We revived our rotating Tiny Gallery series this year and have about a 5’x6’ wall space where we show work from a local artist for about six weeks. I like seeing this fine art in the same room as sweet potatoes and brussels sprouts. I’m actually the next artist so you can come see my silly, fun, cheap art project called ‘100 Blue Geese’ that’ll be up sometime before Nov 19th. All sales from my show will be used to purchase local food for the Warner Food Pantry (double your impact? holiday gift?).
How long have you been a member of NOFA-NH? Why did you become a member?
Sarah: I started going to the NOFA-NH Winter Conference I think the first winter I was here in NH. I felt like, when I started thinking that farming might be a thing I could see myself doing for the long term, that I should get to know a thing or two. It’s been both amazing and not-amazing to have my whole knowledge of farming come from just one farm, so the Winter Conferences really expanded my horizon to what was possible in NH and New England. It’s such an invaluable resource to be able to connect with farmers and growers and eaters who care about the same things that you do. Maybe it’s actually more than ‘care’, because this group is actively doing something to spread the impact and knowledge about local and organic foods.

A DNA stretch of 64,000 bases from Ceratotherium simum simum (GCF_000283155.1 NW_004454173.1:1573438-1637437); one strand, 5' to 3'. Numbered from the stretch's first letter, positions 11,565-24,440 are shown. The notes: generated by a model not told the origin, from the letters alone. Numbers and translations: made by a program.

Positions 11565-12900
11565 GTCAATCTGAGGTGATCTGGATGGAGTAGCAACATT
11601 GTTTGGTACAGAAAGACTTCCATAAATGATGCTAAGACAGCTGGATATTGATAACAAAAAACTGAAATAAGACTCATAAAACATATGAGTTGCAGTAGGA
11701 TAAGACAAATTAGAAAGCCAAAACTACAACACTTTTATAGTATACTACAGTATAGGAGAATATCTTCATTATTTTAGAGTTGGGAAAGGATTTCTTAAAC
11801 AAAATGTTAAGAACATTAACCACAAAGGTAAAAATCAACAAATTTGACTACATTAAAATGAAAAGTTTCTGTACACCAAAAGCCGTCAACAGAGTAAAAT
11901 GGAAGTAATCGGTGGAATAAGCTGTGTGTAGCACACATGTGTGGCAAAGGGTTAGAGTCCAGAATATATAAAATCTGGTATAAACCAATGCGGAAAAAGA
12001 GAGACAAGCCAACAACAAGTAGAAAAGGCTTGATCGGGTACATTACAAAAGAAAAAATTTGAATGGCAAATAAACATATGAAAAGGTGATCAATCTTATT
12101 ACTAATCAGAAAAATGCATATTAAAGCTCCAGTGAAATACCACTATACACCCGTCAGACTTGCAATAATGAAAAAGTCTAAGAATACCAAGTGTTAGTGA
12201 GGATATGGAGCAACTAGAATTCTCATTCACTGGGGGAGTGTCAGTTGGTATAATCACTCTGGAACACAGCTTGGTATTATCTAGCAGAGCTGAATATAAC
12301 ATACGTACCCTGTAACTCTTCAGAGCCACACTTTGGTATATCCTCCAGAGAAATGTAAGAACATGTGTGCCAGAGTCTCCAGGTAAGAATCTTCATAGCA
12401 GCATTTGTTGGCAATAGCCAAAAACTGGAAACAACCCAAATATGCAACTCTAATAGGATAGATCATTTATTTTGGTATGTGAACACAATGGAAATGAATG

Why is organic farming important to you?
Sarah: Choosing to grow organic means you’re thinking of your farm or garden as part of a system or a cycle that involves healthy and living soils, clean water, wildlife diversity, animal welfare, crop diversity, and so on. It’s yield and profits for sure, but organic adds a layer of care beyond those numbers. Aside from just looking at organic, for me right now there is an importance in knowing (within reason) where your food came from. As much as possible, buying food with one or two degrees of separation (maybe you don’t know the chicken farmer, but the person you’re buying from does) helps maintain and support the kind of farms and gardens you’d want to live next to (or bring your kids to run around in). There’s a lot for me wrapped up in organic and my diet doesn’t always reflect my ethics, but as much as possible I believe that shifting our growing to organic is not only possible but necessary as a community of growers as we work to lessen our human impact on this planet.
What do you hope for the future of our New Hampshire food system?
Sarah: I would like to see NH set goals to grow more of our own food and invest in attracting young farmers to our state. I love this state, but it seems like we have a long way to go to catch up with some of our neighbors in terms of making a better future for our next generation. There is a lot of incredible work being done just to network food system stakeholders so we can work to advocate for ways within this system that are actually working from the bottom up and not the top down. I’d like for NH officials to work with farms and others in the food system and fund programs that would help farms reduce their use of fossil fuels and implement changes that would help stem the tide of climate change.